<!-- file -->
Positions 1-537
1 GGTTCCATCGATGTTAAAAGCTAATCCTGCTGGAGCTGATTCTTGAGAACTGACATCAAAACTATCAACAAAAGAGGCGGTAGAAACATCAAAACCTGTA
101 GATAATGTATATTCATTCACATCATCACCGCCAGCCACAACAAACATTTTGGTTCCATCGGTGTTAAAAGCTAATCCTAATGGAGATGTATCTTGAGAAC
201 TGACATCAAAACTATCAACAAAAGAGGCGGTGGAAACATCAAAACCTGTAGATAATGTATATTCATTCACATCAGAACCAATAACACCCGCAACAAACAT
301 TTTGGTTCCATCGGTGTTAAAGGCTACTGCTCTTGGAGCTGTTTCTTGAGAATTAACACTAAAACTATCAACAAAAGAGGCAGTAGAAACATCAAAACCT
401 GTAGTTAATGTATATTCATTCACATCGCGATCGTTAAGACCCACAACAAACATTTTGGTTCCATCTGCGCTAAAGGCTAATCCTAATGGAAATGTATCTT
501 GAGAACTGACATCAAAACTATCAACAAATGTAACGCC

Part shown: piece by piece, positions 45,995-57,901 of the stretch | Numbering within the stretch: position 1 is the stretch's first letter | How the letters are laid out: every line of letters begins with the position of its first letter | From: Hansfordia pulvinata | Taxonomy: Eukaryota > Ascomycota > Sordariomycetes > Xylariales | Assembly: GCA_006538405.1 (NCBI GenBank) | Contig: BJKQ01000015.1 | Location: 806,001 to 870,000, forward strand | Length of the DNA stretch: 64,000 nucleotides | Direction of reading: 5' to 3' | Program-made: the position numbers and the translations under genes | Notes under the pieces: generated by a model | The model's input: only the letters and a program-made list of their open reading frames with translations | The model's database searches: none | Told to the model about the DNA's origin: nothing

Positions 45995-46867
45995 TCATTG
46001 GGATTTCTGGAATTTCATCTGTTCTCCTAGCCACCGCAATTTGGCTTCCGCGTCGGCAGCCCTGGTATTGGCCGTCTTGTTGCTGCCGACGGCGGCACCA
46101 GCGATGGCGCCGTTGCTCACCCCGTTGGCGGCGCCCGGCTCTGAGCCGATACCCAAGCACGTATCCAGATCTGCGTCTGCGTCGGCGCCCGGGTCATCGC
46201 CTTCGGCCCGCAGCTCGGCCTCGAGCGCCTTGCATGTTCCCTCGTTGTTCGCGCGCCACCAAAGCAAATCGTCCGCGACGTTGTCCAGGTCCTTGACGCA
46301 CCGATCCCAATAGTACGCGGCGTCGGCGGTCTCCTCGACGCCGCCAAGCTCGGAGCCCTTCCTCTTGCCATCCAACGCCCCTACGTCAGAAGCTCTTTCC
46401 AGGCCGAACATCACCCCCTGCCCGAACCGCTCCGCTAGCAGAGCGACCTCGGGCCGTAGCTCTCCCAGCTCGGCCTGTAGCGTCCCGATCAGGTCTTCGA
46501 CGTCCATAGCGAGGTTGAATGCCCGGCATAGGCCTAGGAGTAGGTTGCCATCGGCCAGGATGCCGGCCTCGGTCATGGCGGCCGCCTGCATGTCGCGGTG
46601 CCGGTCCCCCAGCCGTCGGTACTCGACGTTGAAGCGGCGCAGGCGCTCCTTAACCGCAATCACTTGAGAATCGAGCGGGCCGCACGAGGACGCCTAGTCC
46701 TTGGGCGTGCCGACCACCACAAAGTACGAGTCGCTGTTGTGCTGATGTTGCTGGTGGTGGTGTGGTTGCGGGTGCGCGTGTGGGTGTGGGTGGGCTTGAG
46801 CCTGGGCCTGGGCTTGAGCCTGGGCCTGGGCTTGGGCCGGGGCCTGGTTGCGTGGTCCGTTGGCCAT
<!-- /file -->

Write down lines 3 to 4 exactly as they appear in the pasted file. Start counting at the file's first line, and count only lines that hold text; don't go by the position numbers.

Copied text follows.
101 GATAATGTATATTCATTCACATCATCACCGCCAGCCACAACAAACATTTTGGTTCCATCGGTGTTAAAAGCTAATCCTAATGGAGATGTATCTTGAGAAC
201 TGACATCAAAACTATCAACAAAAGAGGCGGTGGAAACATCAAAACCTGTAGATAATGTATATTCATTCACATCAGAACCAATAACACCCGCAACAAACAT